Although you probably wouldn't mistake a centipede for an earthworm, there are some similarities between these two very different creatures. Many types of both species prefer living in moist areas, although worms live under the ground and centipedes above it. Each is beneficial in its own way. Worms improve soil quality, while centipedes help eradicate certain insect pests.
Legs Or No Legs
Centipede literally means "100 legs," but the number of legs possessed by a particular species ranges in number from 15 to 177 pairs, or 30 and 354 individual legs. Each segment of a centipede's body contain a pair of legs. Legless earthworms are annelids, meaning "little rings." Their bodies contain between 100 and 150 ring-like segments, each of which has bristles and muscles, which allow the worm to move.
Color and Length
Earthworms and centipedes can appear in similar shades. Most centipedes are brown, ranging from a reddish-brown shade to dark brown. Earthworm tones also run the brown gamut, from red wigglers to deep chocolate hues. Depending on the species, centipedes and earthworms can grow to the same length. The largest centipedes might reach 6 inches or more, although most worms and centipedes are considerably smaller.
Creating New Creatures
While centipedes are either male or female, earthworms are hermaphrodites, containing the sex organs of both genders. These organs produce eggs and sperm, but the earthworm does need another earthworm for reproduction. Mating occurs when two worms exchange sperm to fertilize the eggs in their bodies. Fertilized eggs pass through a slimy tube, forming cocoons. They are deposited into the earth, eventually hatching into worms. In contrast, centipedes actually go through a kind of courtship. Some male centipedes species weave a pad filled with sperm. He then performs a courtship dance to alert a female. During the dance, the male bumps the female's back legs with his antennae. While some species lay eggs, others give birth to young.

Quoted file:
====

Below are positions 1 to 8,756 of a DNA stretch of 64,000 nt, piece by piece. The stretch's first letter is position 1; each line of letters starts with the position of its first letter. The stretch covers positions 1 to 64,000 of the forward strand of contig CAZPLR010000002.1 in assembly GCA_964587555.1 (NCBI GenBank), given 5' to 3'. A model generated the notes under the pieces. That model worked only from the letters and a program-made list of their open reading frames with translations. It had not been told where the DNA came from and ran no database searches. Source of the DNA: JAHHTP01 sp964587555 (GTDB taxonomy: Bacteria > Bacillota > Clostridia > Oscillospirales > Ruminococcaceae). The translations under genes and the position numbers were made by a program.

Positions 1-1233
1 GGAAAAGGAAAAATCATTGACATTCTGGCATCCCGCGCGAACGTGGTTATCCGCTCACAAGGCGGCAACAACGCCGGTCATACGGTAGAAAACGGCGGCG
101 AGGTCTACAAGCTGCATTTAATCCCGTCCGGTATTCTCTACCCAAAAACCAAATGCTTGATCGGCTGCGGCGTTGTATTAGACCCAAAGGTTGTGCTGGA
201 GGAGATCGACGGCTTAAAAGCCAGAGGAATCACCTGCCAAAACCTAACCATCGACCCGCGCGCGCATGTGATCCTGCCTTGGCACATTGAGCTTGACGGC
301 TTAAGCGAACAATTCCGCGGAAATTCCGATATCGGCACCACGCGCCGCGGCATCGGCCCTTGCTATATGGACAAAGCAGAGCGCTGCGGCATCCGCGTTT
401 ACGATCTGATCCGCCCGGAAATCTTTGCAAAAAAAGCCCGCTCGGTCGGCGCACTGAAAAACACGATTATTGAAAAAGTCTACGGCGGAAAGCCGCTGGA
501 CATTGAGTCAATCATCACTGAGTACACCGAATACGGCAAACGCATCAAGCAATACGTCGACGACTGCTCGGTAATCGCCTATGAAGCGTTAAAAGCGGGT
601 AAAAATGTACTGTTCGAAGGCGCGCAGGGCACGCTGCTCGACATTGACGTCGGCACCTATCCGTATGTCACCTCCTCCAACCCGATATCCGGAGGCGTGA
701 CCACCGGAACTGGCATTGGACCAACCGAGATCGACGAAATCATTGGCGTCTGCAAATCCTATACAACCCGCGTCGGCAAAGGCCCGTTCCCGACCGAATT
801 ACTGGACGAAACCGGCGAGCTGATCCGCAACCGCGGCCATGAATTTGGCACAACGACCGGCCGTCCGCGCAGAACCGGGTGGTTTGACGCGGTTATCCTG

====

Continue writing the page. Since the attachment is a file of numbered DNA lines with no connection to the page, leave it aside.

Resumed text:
Earthworms consume bacteria, fungi and protozoa, while centipedes eat other insects and worms. Centipedes sport strong fangs with which they grab prey. They then inject venom into the victim. Centipedes can bite people, although these bites are generally harmless unless the individual happens to be allergic to the venom.
One commonality between earthworms and centipedes is a relatively long life span for such tiny animals. While either might get devoured by predators or destroyed by humans, earthworms or centipedes escaping such mishaps might reach the age of 5 or 6.
- Orkin: Centipedes
- Texas A&M AgriLife Extension: Centipede, Millipede
- United State Department of Agriculture: The Living Soil -- Earthworms
- Colorado State University Extension: Earthworms
- Orkin: Centipedes' Reproductive Cycle
- City of Euless, Texas: Worm Reproduction and Development
- University of Pennsylvania: Earthworms
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Jane Meggitt has been a writer for more than 20 years. In addition to reporting for a major newspaper chain, she has been published in "Horse News," "Suburban Classic," "Hoof Beats," "Equine Journal" and other publications. She has a Bachelor of Arts in English from New York University and an Associate of Arts from the American Academy of Dramatics Arts, New York City.